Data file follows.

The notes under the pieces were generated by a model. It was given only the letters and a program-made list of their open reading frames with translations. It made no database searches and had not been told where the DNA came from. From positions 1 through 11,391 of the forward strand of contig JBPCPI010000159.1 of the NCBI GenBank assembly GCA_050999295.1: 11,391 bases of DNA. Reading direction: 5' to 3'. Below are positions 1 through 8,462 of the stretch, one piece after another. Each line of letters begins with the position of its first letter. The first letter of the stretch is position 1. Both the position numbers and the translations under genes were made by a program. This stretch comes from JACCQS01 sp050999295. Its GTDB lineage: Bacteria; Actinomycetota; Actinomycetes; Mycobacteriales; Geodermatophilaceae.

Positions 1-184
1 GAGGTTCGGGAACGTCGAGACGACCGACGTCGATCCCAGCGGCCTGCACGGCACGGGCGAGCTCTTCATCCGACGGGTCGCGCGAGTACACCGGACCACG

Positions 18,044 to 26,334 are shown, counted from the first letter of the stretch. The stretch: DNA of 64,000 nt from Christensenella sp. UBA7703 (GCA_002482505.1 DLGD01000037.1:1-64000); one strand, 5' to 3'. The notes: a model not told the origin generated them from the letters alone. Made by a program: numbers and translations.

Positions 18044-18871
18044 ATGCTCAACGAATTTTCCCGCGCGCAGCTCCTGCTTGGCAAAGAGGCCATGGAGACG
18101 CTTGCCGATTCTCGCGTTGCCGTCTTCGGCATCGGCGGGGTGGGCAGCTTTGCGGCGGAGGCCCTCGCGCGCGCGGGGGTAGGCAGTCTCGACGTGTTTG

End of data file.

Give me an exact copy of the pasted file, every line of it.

The notes under the pieces were generated by a model. It was given only the letters and a program-made list of their open reading frames with translations. It made no database searches and had not been told where the DNA came from. From positions 1 through 11,391 of the forward strand of contig JBPCPI010000159.1 of the NCBI GenBank assembly GCA_050999295.1: 11,391 bases of DNA. Reading direction: 5' to 3'. Below are positions 1 through 8,462 of the stretch, one piece after another. Each line of letters begins with the position of its first letter. The first letter of the stretch is position 1. Both the position numbers and the translations under genes were made by a program. This stretch comes from JACCQS01 sp050999295. Its GTDB lineage: Bacteria; Actinomycetota; Actinomycetes; Mycobacteriales; Geodermatophilaceae.

Positions 1-184
1 GAGGTTCGGGAACGTCGAGACGACCGACGTCGATCCCAGCGGCCTGCACGGCACGGGCGAGCTCTTCATCCGACGGGTCGCGCGAGTACACCGGACCACG

Positions 18,044 to 26,334 are shown, counted from the first letter of the stretch. The stretch: DNA of 64,000 nt from Christensenella sp. UBA7703 (GCA_002482505.1 DLGD01000037.1:1-64000); one strand, 5' to 3'. The notes: a model not told the origin generated them from the letters alone. Made by a program: numbers and translations.

Positions 18044-18871
18044 ATGCTCAACGAATTTTCCCGCGCGCAGCTCCTGCTTGGCAAAGAGGCCATGGAGACG
18101 CTTGCCGATTCTCGCGTTGCCGTCTTCGGCATCGGCGGGGTGGGCAGCTTTGCGGCGGAGGCCCTCGCGCGCGCGGGGGTAGGCAGTCTCGACGTGTTTG